Contact the Previous Tenants
Establishing clear communication channels with outgoing tenants can go a long way. Previous tenants make great forms of word-of-mouth advertising. Having the contact information of a former tenant can help you solve this problem more effectively.
If you continue to receive mail from a previous tenant weeks or months after they moved out, reach out to them. This way, you can set up a time and date for them to pick up their letters and packages or get their new address to forward them the mail.
You can also request that they submit a Change of Address form with the USPS to put a stop to the problem altogether.
Forward It to the Tenants’ New Address
If you have your former tenants’ new address, you can forward the mail to them. All you have to do is go to your local post office and provide them with your tenants’ new address.
The USPS will then make sure that the correspondence reaches the intended recipients. Keep in mind that this is not a definitive solution, but it can be a temporary solution until tenants update their details with relevant entities.
Create a Mail Collection System
If former tenants prefer not to share their new address with you, you can set up a time and date for them to collect their mail. However, it’s important to remember that mail can pile up rather quickly. So, you may have to designate a specific area for collecting mail addressed to your former tenants.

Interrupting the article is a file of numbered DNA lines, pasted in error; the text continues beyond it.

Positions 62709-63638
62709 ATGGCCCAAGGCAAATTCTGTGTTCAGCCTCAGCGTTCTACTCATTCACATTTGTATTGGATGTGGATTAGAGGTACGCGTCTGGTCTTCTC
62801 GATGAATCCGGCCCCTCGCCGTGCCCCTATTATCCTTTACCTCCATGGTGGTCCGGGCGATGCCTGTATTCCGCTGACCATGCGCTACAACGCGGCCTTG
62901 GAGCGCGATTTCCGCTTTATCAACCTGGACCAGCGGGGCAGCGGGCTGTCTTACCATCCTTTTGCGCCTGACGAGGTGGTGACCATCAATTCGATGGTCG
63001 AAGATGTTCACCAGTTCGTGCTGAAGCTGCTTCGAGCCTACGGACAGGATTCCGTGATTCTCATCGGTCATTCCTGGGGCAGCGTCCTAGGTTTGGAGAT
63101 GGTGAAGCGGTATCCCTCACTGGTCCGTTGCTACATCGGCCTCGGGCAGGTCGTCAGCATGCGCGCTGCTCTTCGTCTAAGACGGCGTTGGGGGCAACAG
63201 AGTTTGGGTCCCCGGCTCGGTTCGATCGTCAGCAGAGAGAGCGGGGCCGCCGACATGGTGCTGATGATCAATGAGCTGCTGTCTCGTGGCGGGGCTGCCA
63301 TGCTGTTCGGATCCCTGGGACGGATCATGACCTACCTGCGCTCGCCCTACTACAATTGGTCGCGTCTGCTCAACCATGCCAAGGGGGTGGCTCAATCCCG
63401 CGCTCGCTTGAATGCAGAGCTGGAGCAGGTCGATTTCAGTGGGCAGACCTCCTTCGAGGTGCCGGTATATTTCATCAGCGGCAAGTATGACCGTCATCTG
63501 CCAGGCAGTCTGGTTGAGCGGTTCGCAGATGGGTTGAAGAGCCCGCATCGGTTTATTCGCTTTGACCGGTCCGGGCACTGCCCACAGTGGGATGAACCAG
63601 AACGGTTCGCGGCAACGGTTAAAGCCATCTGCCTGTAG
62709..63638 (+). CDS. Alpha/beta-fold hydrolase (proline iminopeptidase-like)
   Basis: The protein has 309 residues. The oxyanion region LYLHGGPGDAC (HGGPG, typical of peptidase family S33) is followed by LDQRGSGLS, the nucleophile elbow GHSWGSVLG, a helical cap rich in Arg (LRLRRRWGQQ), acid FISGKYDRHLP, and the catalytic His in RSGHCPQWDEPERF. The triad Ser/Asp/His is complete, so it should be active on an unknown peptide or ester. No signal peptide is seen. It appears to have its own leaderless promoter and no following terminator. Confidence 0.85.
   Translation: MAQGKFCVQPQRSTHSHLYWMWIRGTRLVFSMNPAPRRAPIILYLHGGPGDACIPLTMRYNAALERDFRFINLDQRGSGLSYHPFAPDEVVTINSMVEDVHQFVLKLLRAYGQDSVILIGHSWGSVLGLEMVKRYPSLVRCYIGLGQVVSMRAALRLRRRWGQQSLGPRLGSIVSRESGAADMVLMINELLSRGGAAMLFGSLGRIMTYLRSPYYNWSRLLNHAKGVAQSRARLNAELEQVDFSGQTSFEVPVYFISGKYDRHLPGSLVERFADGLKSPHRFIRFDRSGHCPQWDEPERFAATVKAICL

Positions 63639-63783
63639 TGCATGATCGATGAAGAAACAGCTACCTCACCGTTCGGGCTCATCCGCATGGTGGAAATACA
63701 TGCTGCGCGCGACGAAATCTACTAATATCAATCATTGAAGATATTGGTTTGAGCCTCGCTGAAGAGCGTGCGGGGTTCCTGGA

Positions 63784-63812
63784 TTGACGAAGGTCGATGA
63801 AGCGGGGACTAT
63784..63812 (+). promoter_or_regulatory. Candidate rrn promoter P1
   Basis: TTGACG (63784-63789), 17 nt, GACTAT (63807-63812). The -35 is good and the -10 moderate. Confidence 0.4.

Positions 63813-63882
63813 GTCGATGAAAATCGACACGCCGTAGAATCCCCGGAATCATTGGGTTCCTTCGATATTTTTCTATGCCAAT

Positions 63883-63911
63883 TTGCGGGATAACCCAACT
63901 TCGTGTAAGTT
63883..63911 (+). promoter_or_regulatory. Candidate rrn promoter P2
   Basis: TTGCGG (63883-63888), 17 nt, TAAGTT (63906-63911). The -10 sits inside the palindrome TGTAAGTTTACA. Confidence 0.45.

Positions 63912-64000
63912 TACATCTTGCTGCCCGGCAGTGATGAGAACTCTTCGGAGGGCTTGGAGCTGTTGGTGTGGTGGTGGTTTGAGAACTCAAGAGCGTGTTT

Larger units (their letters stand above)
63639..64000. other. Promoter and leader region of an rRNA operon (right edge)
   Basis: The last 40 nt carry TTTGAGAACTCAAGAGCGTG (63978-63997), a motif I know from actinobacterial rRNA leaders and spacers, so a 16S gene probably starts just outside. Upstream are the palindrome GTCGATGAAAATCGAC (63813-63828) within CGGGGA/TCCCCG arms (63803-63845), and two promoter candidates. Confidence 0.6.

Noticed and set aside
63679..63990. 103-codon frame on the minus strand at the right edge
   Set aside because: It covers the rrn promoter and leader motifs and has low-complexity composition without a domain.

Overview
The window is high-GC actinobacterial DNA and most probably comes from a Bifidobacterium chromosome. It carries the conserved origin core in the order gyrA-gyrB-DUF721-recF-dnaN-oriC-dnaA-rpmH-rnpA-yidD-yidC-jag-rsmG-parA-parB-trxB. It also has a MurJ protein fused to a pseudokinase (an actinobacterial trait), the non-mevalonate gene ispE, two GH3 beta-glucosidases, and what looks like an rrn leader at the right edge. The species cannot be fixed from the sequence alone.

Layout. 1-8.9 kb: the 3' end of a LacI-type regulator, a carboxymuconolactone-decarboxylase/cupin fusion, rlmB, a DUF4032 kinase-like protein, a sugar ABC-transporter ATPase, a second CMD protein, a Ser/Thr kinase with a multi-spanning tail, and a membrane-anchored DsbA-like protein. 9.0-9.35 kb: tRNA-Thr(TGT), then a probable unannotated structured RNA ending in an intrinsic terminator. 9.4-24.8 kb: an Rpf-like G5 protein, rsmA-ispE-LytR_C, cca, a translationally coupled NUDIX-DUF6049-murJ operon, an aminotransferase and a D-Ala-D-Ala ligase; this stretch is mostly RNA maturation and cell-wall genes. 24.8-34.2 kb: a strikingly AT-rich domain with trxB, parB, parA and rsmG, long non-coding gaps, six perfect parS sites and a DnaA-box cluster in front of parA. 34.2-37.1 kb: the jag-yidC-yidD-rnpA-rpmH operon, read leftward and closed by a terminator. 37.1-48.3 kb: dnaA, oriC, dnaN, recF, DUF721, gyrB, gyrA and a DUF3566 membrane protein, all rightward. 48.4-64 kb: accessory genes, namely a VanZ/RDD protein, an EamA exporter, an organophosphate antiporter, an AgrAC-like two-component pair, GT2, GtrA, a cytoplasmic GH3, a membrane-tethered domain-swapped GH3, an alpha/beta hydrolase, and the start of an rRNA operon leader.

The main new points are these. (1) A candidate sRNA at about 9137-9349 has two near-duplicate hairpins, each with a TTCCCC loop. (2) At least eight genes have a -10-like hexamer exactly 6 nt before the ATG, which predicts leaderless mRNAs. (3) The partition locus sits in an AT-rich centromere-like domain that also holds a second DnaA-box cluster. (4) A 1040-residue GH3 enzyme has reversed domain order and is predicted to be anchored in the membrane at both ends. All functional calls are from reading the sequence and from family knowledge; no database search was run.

Keep in mind that you, as a landlord, aren’t legally required to hold mail from previous tenants for extended periods. So, inform the tenant that you will hold onto their mail for a certain period, during which they can arrange to collect it or update their address with the necessary parties.
Put Up a Sign
If the problem persists, you can put up a sign next to the mailbox that says, “[Former Tenant] no longer lives here” or “[Tenant’s Name] moved.”
This way, the post carrier won’t leave any correspondence addressed to the former tenant on your property. If they have their new address, they might even forward them the mail.
Return or Contact the Sender
If the mail is marked with a return address, you can send it back to the sender. All you have to do is write “Return to sender” somewhere visible on the package and put it back in your mailbox. Your local post carrier will take care of the rest!
If you keep receiving mail from the same sender regularly, you can contact them to let them know that the former tenant no longer lives on your property. This proactive approach can go a long way in helping you stop receiving unwanted mail.
Knowing how to deal with mail from previous tenants is an integral aspect of responsible property management. After all, you never know when such a situation may arise, so you need to be prepared to handle it efficiently.
Now that you know the legal considerations and best ways to deal with the problem, you can ensure you solve the issue quickly and remain compliant with privacy laws.
Need help dealing with mail from a previous tenant? Contact Vesta Property Management! Our team of legal experts and property managers is ready to help!